still be fairly new when the race starts.

It is also im­por­tant to ar­tic­u­late to your sail­maker what it is you ex­pect from your sails. For in­stance, is out-and-out per­for­mance your goal, or are you will­ing to trade some per­for­mance for dura­bil­ity? Maybe sail han­dling is more im­por­tant than sail shape. For a cruis­ing sailor used to phys­i­cally chang­ing sails, the feel of the fab­ric might be more im­por­tant than the cut of the jib, and a soft, tightly wo­ven Dacron a bet­ter choice than a stiff, highly resinated one. What­ever the choice, the process starts by ask­ing good ques­tions. Sails re­main cus­tom-made items, and just like or­der­ing a new suit, you should not de­cide on the first color you see. Do your home­work and you will be more pleased with the re­sults. Your sail­maker will also be happy to know that he has sat­is­fied a cus­tomer.

In­deed, it’s no ex­ag­ger­a­tion to say that an ed­u­cated cus­tomer is a sail­maker’s best cus­tomer. With this in mind, you should talk to other sailors with sim­i­lar boats, sailors with dif­fer­ent boats, and a num­ber of other sail­mak­ers, since it’s not only their job to sell you their prod­uct, but to make sure you get what you want and not what they want you to have.

Through­out this process re­mem­ber this very im­por­tant point: there are any num­ber of

ways to make the same sail, and in most cases they will all be good. There are, for ex­am­ple, var­i­ous styles of fab­ric pro­duced by dif­fer­ent fab­ric mak­ers that will all do an equally good job, so don’t be too con­cerned if two sail­mak­ers rec­om­mend two dif­fer­ent types of cloth. Ask about the mer­its of each kind, but don’t as­sume that one has to be “bad” and the other “good.” By the same to­ken, brand loy­alty is good, and if you’ve had a good ex­pe­ri­ence with a cer­tain fab­ric maker then that’s a good rea­son to ask for their prod­uct again. Sail­mak­ers, fab­ric mak­ers, and hard­ware mak­ers ap­pre­ci­ate loy­alty, and the re­sult will be a bet­ter sail for you.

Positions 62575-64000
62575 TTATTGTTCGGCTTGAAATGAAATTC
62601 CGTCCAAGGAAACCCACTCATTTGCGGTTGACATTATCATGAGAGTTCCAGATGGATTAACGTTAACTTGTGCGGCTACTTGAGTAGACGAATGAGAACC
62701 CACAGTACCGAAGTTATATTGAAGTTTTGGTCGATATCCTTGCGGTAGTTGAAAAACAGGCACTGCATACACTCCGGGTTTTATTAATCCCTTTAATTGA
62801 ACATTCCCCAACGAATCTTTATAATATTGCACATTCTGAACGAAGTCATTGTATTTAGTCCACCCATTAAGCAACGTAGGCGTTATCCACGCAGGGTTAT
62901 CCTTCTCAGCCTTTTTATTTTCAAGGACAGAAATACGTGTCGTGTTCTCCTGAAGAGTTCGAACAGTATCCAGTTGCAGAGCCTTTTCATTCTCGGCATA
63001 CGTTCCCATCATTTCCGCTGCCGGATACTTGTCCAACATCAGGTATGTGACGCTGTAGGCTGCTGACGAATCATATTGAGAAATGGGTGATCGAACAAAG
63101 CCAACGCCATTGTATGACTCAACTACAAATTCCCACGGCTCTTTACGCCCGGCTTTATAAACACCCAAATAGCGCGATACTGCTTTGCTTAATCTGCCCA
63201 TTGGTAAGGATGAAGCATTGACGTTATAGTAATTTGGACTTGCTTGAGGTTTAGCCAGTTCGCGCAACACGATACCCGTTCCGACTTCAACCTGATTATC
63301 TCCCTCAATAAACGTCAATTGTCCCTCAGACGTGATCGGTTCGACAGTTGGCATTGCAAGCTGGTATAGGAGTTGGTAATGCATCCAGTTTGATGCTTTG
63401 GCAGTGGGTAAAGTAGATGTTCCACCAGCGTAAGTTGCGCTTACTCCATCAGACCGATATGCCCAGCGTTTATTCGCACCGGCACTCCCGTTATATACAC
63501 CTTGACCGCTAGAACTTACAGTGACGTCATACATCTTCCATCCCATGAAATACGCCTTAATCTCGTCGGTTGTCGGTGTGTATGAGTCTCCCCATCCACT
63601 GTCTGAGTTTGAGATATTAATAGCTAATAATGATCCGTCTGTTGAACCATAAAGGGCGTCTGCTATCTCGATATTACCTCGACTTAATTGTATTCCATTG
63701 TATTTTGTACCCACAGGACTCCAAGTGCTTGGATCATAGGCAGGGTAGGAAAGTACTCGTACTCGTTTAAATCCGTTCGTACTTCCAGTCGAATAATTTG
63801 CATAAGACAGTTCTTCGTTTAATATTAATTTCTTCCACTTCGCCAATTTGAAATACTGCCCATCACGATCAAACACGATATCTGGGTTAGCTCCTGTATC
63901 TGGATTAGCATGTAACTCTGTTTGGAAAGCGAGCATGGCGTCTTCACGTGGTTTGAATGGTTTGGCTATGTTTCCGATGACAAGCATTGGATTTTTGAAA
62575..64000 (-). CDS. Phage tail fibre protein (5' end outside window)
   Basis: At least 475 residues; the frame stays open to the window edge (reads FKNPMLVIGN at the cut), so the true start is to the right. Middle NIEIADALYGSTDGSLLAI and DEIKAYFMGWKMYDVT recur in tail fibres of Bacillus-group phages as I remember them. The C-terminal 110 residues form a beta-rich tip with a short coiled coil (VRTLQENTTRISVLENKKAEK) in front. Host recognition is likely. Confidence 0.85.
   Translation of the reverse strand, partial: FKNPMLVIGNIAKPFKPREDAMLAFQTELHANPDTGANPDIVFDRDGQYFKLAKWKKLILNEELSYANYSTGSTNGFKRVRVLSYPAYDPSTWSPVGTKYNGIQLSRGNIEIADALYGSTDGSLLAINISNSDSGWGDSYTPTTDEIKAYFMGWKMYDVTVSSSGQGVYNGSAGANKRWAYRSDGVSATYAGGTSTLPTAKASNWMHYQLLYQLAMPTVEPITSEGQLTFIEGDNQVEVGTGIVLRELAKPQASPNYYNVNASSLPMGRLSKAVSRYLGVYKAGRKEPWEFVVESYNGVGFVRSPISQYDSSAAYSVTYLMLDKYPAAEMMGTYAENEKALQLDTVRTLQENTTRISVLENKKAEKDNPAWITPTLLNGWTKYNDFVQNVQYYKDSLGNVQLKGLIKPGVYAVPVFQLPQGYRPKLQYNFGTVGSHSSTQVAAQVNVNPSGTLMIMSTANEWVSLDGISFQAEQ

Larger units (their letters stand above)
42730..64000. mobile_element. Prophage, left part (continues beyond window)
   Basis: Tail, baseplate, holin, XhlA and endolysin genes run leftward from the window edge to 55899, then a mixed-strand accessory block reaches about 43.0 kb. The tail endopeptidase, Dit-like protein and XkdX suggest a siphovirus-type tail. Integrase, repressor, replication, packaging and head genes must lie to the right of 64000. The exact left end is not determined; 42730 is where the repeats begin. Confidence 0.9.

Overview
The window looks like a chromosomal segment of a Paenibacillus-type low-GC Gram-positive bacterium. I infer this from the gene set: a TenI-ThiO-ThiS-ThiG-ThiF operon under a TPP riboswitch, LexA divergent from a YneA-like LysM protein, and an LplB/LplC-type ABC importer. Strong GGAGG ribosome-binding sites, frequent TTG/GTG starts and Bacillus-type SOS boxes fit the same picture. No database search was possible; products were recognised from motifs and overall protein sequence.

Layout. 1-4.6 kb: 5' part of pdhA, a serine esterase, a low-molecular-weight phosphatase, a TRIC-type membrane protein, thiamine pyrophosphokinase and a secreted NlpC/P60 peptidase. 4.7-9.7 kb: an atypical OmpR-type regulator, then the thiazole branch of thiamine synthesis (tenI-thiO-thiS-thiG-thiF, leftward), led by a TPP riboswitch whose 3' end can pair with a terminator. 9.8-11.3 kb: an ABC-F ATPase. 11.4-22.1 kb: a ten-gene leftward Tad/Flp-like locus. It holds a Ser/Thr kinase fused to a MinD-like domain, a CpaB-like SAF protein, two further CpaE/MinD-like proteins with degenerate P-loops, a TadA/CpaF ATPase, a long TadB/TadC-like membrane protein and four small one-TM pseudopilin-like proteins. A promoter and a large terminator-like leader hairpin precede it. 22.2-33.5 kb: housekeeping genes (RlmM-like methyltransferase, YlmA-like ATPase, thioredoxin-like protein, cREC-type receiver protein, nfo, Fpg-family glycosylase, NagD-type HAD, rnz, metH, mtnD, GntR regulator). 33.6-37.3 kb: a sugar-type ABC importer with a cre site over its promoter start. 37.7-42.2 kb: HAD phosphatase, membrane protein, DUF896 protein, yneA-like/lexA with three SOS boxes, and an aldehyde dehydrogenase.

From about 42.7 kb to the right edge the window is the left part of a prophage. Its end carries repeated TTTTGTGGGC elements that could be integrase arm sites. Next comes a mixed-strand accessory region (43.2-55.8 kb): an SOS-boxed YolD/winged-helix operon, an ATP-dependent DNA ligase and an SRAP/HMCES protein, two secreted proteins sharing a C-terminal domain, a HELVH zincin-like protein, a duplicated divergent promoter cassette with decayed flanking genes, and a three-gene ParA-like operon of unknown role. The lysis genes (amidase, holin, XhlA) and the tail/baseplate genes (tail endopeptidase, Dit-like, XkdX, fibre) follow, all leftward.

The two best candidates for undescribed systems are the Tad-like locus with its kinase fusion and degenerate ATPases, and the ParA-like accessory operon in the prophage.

Not sur­pris­ingly, sail­mak­ers need lots of im­por­tant in­for­ma­tion if they are to do their job so be sure that you are ready to pro­vide it. Again, they need to know if you plan to mostly race or cruise. They also need to know if you are day­sail­ing or head­ing off­shore, and in what re­gion of the coun­try you will be sail­ing. These days a lot of sail buy­ing is done over the phone, and a sail­maker lo­cated on Long Is­land Sound, where the sum­mer­time winds are light and vari­able, might not know that San Fran­cisco has a blus­tery af­ter­noon breeze that kicks up a short chop. This would be a valu­able piece of in­for­ma­tion if you are a West Coast sailor and want your sail to be de­signed and en­gi­neered to suit the lo­cal con­di­tions. A sail de­signed for use in choppy in­shore wa­ters will have a dif­fer­ent shape than one used in long ocean swells.

Once you have es­tab­lished the kind of sail you want, it’s time to move on to the next very im­por­tant step: in­for­ma­tion about your boat, in­clud­ing its di­men­sions and the ex­act size of the sails needed to fit the rig. Never as­sume any­thing—on ei­ther side. It’s not enough, for ex­am­ple, to sim­ply tell the sail­maker that you have a Beneteau 345, since there are six models of Beneteau 345, and they all have dif­fer­ent rig di­men­sions.